To identify possible problems before they occur so that risk-handling activities may be planned and invoked as needed during the life of the product or project

Summer 2008

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The Risk Equation

Summer 2008

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Risk Management

Identify and reduce risks

Mitigating controls [Safeguards & Countermeasures]

Residual Risk when countermeasures exist but are not sufficient  should be at acceptable level

Summer 2008

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Purpose of Risk Analysis

Identify and justify risk mitigation

Assess threats to business processes and IS

Justify use of countermeasures

Describe security based on risk to the organization

Summer 2008

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Benefits of Risk Analysis

Focus on policy and resources

Identify areas with specific risk

good IT Governance, supporting

Business continuity

Insurance and liability decisions

Legitimize security awareness program

Summer 2008

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Emerging threats

Risk Assessment must address new threats

New technology

Change in culture of the organization

Unauthorized use of technology.

May be discovered by periodic risk assessment

Summer 2008

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Sources of identity threats


System administrators

Security officers



Facility records

Community and government records

Vendor/security provider alerts

Other threats:

Natural disasters – flood, tornado, etc.

Environment -- overcrowding or poor morale

Facility -- physical security or location of building

Summer 2008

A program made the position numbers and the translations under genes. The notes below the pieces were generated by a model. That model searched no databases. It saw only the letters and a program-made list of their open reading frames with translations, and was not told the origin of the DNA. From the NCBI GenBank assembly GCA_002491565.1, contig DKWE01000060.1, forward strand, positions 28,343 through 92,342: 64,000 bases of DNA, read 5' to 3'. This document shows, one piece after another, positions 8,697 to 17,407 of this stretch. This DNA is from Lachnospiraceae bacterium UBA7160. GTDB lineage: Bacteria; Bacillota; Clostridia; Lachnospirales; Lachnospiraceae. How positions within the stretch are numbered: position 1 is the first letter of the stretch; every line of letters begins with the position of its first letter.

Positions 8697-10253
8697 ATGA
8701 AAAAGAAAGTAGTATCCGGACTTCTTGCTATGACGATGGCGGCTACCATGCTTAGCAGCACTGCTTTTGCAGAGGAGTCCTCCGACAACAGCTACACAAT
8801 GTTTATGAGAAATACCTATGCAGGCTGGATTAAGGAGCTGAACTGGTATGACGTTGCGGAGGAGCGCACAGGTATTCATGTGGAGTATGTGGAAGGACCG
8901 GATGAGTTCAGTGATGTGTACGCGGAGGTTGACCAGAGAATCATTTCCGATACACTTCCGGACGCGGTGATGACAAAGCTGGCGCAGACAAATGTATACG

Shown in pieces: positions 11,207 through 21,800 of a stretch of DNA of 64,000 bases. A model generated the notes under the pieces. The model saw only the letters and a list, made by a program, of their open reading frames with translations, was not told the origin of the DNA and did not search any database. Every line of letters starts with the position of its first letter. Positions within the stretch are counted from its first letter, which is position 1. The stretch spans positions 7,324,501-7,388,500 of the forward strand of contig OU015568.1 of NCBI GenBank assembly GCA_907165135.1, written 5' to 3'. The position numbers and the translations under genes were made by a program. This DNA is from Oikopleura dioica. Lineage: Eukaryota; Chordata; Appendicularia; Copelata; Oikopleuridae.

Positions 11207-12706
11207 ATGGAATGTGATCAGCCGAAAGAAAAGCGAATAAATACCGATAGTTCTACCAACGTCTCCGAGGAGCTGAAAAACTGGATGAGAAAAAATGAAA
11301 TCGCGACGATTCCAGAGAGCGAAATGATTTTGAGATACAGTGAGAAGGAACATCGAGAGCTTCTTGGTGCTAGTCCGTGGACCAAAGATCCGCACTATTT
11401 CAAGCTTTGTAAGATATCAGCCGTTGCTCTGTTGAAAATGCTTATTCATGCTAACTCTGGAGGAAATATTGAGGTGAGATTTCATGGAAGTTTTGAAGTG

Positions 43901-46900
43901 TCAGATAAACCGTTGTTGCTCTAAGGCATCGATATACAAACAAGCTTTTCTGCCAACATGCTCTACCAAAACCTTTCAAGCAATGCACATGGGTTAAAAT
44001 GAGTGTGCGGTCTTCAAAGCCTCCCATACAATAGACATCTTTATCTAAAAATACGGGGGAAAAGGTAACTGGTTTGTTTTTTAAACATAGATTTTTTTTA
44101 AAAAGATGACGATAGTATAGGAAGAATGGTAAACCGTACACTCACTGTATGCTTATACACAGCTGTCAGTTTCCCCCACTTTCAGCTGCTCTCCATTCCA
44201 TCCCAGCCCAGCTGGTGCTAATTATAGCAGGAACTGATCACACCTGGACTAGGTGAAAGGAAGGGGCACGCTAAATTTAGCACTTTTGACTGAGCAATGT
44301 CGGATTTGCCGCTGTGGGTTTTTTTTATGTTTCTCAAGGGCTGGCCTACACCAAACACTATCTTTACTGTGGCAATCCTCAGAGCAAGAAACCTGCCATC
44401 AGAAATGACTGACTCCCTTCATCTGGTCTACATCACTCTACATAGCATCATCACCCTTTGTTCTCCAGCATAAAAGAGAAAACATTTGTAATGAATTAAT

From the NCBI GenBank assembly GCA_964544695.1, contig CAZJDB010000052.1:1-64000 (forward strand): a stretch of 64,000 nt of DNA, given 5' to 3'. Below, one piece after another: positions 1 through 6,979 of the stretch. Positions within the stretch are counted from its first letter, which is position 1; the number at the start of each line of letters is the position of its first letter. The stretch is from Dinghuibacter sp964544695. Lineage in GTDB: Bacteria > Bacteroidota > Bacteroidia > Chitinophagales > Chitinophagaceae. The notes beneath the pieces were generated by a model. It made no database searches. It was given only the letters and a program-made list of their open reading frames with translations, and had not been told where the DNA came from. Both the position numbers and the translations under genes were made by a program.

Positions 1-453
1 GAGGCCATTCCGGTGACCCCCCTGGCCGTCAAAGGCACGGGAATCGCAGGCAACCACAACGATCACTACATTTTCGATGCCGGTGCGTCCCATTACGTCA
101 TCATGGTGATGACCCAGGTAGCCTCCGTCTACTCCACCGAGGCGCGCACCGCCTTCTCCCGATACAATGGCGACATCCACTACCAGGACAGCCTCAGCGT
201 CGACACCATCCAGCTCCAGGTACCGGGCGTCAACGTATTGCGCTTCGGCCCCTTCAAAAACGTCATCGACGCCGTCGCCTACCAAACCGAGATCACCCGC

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Risk analysis key factors

Obtain senior management support

Establish risk assessment team

Define and approve purpose and scope

Select team members

State their authority and responsibility

Have management review findings and recommendations

Risk team members to include: IS System Security, IT & Operations Management, Internal Audit, Physical security, etc

Summer 2008

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Use of automated tools for risk management

Objective: to minimize manual effort

May be time consuming in setup

Perform calculations quickly

Estimate future expected loss

Determine benefit of security measures

Summer 2008

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Preliminary security evaluation

Identify vulnerabilities

Review existing security measures

Document findings

Obtain management review and approval

Summer 2008

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Risk analysis types

Two types



Both provide valuable metrics

Both required for a full picture

Summer 2008

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Quantitative risk analysis